Loneliness: different for everybody
Loneliness is a feeling, so it does not always mean the same to everyone. For instance, someone can have very few contacts, but not feel lonely at all, while another person can have a large network, yet suffer from loneliness.
There are two types of loneliness:
- emotional loneliness: missing a close, emotional and intimate bond with someone (e.g., a close friendship)
- social loneliness: lacking a broad social network of people with whom you have something in common (e.g., colleagues, neighbours, an inner circle of friends)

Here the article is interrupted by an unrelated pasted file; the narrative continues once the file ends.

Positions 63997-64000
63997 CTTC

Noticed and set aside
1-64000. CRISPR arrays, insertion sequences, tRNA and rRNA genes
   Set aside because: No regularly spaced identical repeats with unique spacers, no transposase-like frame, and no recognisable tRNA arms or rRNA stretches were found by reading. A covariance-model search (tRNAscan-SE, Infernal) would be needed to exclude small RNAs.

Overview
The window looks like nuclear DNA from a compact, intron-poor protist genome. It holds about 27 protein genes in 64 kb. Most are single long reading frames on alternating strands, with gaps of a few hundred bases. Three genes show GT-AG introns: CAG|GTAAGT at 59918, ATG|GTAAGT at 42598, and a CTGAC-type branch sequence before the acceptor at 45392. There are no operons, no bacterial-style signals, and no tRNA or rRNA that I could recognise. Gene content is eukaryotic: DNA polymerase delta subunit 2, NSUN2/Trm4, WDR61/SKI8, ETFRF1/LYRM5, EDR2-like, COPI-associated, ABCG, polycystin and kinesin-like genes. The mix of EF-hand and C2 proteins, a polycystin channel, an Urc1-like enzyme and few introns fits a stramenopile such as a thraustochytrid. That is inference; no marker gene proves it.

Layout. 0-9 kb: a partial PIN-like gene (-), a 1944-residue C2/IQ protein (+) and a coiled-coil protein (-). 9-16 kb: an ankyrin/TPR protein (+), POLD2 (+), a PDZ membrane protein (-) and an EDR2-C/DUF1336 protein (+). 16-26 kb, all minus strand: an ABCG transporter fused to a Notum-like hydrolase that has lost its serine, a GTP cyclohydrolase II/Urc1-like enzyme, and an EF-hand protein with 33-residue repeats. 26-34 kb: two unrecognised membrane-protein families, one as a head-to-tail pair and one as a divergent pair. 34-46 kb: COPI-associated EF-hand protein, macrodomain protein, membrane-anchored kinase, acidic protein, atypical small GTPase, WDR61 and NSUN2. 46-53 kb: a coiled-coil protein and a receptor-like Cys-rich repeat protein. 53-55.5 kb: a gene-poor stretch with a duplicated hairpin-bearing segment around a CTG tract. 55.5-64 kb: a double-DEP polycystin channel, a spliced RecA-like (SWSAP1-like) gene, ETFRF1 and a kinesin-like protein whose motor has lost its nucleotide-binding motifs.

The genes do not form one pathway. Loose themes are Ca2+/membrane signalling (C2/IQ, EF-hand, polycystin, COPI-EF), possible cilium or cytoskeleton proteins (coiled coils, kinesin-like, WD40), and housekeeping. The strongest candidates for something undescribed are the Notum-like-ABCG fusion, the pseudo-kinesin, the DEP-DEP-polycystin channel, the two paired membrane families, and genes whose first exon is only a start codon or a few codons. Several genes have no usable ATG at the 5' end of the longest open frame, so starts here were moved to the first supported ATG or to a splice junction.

People need both forms of relationships, but the extent to which they do differs from person to person. That is why you cannot put a number on how many high-quality contacts you “should” have in order not to feel lonely, as it is a very subjective experience.
Everyone feels lonely sometimes. Mostly, this lonely feeling disappears spontaneously as soon as you start feeling better.
When someone has no or few social contacts, we can speak of social isolation.